I’m being totally upfront when I say: Sakshi Malik, we are proud of your stupendous achievement... not just as a competitive athlete who won India’s first medal at Rio, but as a woman who defeated the odds many times over. At the time of writing P.V. Sindhu had pocketed the silver, and we were holding our breaths for the gold. Along with Dipa Karmakar, India now has Teen Deviyaan to be proud of. I know this isn’t a gender-neutral compliment. It isn’t! Deliberately so. There is no such thing as gender-neutrality in sports. There’s not much of it in other fields, either. But this column is primarily about Sakshi and her determination. This is also about Sakshi’s mother and her steel-like resolve to create a champion in the family. Sakshi was born in Mohra, a small village in Madhya Pradesh. It was her mother who encouraged her to wrestle.
It was her mother who sensed Sakshi’s potential. It was her mother who took her to Rohtak where Sakshi trained with boys and faced the expected opposition... even hostility. Twelve years of sustained effort and focused diligence finally paid off when she stood on the podium and “snacked” on her bronze medal. In that one moment of Olympic glory, Sakshi unwittingly sent out several powerful messages to millions of Sakshis in India. Which is what makes her historic win that much more significant. Which is why it is important to throw out the clichéd “feminist” argument which dictates that Sakshi’s win should be de-linked from her gender and seen in isolation. No, it definitely shouldn’t. While the “Daughter of India” comments are beginning to get on my nerves (from Nirbhaya to Sakshi, this has become the pet phrase of netas), it must be acknowledged that in a society as warped as ours, one must not ignore Sakshi’s gender — I think she deserves another medal just for being a woman in an arena that does indeed discriminate openly and blatantly against female athletes.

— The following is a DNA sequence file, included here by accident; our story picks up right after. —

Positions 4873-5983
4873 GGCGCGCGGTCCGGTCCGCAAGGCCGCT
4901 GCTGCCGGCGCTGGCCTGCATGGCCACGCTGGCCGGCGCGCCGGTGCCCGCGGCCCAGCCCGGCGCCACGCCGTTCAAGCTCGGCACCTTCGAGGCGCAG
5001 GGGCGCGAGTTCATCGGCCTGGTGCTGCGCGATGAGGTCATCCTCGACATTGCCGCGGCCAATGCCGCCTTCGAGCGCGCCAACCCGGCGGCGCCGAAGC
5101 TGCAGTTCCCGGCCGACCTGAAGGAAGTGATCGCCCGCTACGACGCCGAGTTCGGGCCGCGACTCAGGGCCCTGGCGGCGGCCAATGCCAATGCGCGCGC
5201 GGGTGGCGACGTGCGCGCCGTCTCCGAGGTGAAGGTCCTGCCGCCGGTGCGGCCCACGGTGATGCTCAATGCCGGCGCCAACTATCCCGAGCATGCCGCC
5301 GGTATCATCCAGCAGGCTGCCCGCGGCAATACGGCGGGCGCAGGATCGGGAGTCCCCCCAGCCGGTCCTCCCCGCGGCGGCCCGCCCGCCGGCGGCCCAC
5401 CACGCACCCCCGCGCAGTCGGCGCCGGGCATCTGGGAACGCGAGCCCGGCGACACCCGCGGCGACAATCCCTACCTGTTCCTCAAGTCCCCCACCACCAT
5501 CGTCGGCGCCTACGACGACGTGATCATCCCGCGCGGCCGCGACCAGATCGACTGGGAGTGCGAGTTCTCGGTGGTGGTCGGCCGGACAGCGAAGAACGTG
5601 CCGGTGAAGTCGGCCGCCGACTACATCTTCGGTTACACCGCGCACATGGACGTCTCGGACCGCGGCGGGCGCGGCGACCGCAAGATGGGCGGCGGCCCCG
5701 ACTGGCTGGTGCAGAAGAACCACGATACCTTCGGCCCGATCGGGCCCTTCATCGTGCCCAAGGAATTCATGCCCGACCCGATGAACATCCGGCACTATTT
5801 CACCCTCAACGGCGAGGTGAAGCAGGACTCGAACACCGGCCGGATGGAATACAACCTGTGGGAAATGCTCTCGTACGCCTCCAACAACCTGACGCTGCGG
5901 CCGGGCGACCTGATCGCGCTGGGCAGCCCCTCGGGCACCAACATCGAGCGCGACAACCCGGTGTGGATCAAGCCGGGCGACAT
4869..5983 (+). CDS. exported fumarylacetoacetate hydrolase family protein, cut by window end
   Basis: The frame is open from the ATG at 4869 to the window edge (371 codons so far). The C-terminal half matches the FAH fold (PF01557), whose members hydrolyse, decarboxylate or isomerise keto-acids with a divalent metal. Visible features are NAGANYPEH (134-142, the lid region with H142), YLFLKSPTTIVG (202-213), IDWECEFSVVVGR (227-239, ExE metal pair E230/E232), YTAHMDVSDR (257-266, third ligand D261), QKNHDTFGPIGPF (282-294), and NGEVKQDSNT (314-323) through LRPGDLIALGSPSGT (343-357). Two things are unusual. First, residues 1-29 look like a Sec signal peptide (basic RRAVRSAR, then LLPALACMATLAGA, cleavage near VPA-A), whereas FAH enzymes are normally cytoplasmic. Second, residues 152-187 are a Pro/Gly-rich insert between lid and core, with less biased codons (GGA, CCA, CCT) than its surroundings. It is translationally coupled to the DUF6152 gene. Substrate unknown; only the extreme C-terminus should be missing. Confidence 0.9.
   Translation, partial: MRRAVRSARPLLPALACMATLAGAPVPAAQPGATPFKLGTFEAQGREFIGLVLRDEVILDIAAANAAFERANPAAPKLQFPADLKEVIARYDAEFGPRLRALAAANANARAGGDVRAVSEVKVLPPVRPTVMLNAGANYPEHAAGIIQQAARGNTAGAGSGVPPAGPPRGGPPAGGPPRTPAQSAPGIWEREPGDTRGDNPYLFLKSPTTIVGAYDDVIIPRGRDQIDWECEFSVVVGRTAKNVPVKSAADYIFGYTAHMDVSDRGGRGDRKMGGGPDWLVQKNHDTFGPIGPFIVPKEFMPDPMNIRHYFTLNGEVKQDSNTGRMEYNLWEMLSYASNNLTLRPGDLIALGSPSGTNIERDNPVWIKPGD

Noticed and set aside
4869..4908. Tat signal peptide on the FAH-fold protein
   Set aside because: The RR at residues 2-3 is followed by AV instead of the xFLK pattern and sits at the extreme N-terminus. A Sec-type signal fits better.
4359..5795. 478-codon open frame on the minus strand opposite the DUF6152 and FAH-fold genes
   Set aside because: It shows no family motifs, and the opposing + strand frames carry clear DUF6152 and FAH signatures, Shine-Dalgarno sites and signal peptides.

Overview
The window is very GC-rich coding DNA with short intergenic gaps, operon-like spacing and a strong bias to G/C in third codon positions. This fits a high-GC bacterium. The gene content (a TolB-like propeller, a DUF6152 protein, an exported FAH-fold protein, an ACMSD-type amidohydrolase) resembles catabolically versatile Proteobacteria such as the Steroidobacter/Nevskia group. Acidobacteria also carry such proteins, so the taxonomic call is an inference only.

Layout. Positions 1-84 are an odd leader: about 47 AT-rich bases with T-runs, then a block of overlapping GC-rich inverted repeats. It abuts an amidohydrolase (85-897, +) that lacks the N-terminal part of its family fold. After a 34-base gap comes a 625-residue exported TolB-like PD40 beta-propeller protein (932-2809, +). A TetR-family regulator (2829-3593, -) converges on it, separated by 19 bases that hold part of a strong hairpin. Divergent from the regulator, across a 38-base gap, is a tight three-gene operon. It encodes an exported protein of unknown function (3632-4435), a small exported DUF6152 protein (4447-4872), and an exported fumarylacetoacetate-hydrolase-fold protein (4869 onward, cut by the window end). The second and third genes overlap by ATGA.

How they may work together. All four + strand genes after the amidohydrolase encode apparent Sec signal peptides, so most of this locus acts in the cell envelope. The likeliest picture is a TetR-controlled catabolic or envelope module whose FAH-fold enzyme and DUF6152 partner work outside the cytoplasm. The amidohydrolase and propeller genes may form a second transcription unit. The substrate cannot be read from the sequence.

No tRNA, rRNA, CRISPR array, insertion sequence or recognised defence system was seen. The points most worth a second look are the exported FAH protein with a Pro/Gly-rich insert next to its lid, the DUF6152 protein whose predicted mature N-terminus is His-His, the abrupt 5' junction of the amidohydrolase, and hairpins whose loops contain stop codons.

The three biggest heroes from India at the Rio Olympics happen to be women. The list includes Dipa Karmakar. This is not a coincidence. It isn’t one of those “luck by chance” stories. There is a common thread running through the participation and achievements of all female athletes from India. It has been there ever since P.T. Usha’s time. Why, even a global icon like Sania Mirza has had to deal with her fair share of marginalisation and deprivation during those early years. So many decades later, have we moved forward significantly? Far from it. Whether it is the remarkable story of Deepika Kumari, the archer from Jharkhand (soon to hit screens as an evocative documentary), or Mary Kom’s gritty life from her modest beginnings in Manipur, to where she is today, our women athletes have pretty much done it on their own steam. Most of the government patronage is reserved for competing men.
While India’s obsession with cricket ensures that corporate funding goes straight into the coffers of our cricketing superstars. Female athletes in more progressive, more affluent countries, on the other hand, do receive a fair amount of corporate support. Here, I am not talking about tennis stars like the American wonder women, the Williams sisters, but athletes from Germany, Switzerland, the UK and China who compete in track and field events. Add to that the usual prejudices women are up against the moment they step out of their homes and into a stadium, and what you get is discouragement on multiple levels.